Ellery's Punt Reserve is Stop 1 on the Spit to Manly Walk, as seen in the downloadable Spit to Manly Complete Guide and Map.

Say goodbye to Spit Bridge and its 130,000 daily commuters. This is the last of these once-common low opening bridges remaining on a busy main road. The now predictable traffic delays weren’t anticipated when the bridge opened in 1958.

Spit Bridge Manly

The Spit Bridge. Image: Jeffrey Drewitz; Destination NSW

Ellery's Punt

In the early 1850s a local farmer by the name of Peter Ellery had a rowing boat to ferry passengers across to “the Sand-Spit” by request.

Imagine standing on the bank, hands cupped, shouting “Ellery!” to grab his attention. Even with a later upgrade to hand-operated punt, that was the way across Middle Harbour for nearly two decades until the Government introduced a public ferry in 1871.

Ellerys Punt Reserve, the start of the Spit to Manly walk

An old steam punt at Ellery's Punt Reserve, on the north side of the Spit Bridge.

There was a short period of tram service from The Spit to Manly, ceasing in 1939. The remains of the concrete wharf you can see is where the punt carrying the steam tram docked. The tramline met the punt’s hydraulic platform, specially designed to adjust height with the tide.

Soon after leaving the Reserve, amongst the natural bushland next to steep stairs, you’ll spot the pipeline that carried water for the thirsty steam tram engines.

Parking at Ellery's Punt Reserve, The Spit Bridge

There are a few parking spaces at a small car park next to Ellery's Punt Reserve. However, it can only be accessed by approaching The Spit Bridge from the north. Even driving at slow speed – and knowing the entry was just before the bridge itself – we still managed to miss it. If you miss the turn, it's quite a long loop back to re-approach the bridge from the northern end.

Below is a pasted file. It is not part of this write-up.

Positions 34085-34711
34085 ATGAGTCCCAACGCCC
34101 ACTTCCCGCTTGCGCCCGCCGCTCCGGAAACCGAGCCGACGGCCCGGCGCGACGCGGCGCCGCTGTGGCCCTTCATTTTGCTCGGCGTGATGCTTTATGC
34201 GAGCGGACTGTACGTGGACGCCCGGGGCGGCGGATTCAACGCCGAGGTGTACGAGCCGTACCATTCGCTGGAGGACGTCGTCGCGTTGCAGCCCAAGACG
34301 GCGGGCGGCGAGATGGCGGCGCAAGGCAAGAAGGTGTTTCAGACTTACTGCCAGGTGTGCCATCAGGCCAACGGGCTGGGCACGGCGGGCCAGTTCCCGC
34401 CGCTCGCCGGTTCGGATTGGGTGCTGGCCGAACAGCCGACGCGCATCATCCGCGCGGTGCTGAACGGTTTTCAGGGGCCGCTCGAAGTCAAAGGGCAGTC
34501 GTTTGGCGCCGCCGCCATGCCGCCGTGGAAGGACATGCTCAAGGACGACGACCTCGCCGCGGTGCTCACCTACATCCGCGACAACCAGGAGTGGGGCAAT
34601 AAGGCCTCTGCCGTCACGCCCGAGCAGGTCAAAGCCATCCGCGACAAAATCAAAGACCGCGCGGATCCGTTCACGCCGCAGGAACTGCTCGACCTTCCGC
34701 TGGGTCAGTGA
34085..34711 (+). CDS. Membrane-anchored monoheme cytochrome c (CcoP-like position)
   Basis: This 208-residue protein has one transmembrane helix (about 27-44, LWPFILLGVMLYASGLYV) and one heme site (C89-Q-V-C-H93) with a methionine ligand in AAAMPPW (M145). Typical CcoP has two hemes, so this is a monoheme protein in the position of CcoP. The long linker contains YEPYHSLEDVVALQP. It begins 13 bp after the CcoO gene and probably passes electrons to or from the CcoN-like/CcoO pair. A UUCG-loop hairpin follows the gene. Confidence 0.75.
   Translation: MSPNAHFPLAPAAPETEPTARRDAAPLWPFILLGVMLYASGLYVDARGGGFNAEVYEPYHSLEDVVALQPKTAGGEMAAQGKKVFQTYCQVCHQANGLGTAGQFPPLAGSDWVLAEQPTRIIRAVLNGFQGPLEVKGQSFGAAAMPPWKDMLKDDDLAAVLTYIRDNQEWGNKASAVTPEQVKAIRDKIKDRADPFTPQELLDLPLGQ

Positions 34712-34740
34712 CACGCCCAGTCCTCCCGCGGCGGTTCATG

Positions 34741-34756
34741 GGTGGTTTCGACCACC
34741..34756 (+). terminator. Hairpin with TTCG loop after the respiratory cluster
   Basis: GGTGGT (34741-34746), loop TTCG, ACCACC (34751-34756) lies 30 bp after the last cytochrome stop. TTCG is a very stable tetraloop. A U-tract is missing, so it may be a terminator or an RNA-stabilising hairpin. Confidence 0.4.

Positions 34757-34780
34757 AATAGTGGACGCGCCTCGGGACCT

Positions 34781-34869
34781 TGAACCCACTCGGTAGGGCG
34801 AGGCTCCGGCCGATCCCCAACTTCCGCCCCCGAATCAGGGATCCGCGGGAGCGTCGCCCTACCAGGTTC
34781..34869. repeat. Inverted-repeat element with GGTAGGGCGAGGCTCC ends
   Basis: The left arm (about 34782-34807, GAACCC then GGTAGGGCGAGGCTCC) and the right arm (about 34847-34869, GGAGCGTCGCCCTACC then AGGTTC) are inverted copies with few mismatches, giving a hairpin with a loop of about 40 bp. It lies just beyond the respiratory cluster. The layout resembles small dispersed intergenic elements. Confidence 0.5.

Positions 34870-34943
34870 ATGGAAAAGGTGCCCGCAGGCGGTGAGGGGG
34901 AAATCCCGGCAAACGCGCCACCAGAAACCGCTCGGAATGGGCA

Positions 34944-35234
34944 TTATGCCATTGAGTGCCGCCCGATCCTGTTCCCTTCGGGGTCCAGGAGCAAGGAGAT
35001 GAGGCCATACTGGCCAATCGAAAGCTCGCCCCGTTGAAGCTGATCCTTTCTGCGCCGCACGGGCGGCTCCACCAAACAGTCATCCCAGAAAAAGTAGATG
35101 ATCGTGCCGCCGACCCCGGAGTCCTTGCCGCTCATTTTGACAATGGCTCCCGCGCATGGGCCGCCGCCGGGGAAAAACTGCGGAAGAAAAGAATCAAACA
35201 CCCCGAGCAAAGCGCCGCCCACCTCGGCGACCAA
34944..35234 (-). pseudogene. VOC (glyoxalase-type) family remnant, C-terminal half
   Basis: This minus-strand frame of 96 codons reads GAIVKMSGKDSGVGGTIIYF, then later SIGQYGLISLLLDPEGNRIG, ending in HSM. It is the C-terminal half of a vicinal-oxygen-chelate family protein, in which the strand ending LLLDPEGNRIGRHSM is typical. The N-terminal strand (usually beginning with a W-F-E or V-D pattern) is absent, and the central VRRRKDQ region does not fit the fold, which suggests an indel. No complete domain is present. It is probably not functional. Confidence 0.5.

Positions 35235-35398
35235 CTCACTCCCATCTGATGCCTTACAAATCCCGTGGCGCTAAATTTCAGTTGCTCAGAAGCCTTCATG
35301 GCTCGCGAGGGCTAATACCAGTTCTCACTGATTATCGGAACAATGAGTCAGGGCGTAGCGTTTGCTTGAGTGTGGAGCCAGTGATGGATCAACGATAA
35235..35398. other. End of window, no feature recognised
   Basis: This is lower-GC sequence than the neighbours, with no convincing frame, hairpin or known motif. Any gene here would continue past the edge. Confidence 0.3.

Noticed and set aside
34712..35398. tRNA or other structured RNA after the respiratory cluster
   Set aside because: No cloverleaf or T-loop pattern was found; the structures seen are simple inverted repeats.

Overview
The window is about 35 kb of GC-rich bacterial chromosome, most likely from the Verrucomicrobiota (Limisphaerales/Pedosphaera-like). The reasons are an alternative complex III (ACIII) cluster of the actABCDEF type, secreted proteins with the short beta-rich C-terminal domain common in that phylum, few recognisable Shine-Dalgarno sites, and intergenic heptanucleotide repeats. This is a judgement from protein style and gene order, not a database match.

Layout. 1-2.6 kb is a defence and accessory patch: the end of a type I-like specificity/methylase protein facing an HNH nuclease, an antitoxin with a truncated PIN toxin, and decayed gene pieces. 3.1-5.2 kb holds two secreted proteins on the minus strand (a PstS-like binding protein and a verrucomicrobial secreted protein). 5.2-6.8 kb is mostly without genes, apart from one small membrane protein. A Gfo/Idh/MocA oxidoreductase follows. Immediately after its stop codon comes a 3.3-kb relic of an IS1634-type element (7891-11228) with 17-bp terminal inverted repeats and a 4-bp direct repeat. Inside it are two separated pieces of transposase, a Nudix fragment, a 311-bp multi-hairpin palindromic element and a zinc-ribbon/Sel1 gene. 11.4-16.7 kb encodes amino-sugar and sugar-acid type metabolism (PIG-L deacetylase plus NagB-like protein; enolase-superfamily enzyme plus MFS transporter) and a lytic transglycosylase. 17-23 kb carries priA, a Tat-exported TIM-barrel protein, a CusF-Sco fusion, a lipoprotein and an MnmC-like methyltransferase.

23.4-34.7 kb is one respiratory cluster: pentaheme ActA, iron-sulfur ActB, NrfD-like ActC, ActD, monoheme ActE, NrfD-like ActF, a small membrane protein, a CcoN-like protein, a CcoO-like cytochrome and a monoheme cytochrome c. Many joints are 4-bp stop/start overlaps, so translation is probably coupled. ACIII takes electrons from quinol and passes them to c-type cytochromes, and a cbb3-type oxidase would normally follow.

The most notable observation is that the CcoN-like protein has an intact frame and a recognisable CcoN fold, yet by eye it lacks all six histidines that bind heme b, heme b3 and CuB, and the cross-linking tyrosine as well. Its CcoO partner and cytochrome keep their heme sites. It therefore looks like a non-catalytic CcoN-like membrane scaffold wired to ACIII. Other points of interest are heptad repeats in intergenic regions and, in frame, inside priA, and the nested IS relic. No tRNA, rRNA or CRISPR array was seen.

You could try your luck here but for more parking options, see our comprehensive guide to getting to the start of the Spit to Manly walk, which includes details of more parking at the Spit Bridge.

Spit Bridge Opening Times

Spit Bridge is the essential link between Sydney’s northern beaches and the city. But due to its humble height, many boats simply can’t pass underneath unless the bridge is open.

Whether you’re on foot or driving, expect a delay during opening times.

Weekday openings are 10:15am, 11:15am, 1:15pm and 2:15pm.

On weekends and public holidays, the bridge opens 8:30am, 10:00am, 11:30am, 2:30pm and 4:30pm, with more openings both weekday and weekend evenings.

For the latest Spit Bridge opening times, check with Roads & Maritime.

Where to go next on the Spit to Manly Walk?

Follow the signposted track through the bush around to the next bay.

Be careful not to step on Water Dragons as they warm in the sun mid-track. Watch your head under the sandstone overhang as you descend the stairs. A small waterfall may splash the boardwalk after rain.

After the rocky overhang, pause on the raised timber walkway. Look to your left to notice oyster shells piled at the foot of the rock face.

Ellerys Punt Fisher Bay Sandy Bay Clontarf Beach Castle Rock Beach Grotto Point Crater Cove dobroyd Head Reef Beach Forty Baskets Beach North Harbour Reserve Fairlight Beach Manly Wharf

Read more about the Spit to Manly Walk.

Get everything about the walk (track notes, stories, map, getting there, and more) by downloading the Spit to Manly Complete Guide (includes map). Or just grab the Spit to Manly Coastal Walk Map.

Jump to any stop by clicking on the name below.

Stop 1: Ellery’s Punt Reserve – you are currently on this page.
Stop 2: Fisher Bay
Stop 3: Fisher Bay Houseboat
Stop 4: Sandy Bay, Hawkesbury Sandstone
Stop 5: Clontarf Reserve
Stop 6: Clontarf Pumping Station
Stop 7: Castle Rock Beach
Stop 8: Grotto Point Lighthouse
Stop 9: Grotto Point Aboriginal Engraving Site
Stop 10: Crater Cove
Stop 11: Dobroyd Head
Stop 12: Reef Beach
Stop 13: Forty Baskets Beach
Stop 14: North Harbour Reserve
Stop 15: Fairlight House
Stop 16: Manly Wharf



Sydney Coast Walks is borne from the marriage between hiking guide Ian Wells and outdoor journalist and writer Tara Wells. Put simply, he walks and she writes. Together they research the best stories and share on-the-track experiences for others to get more out of every Sydney walking adventure.

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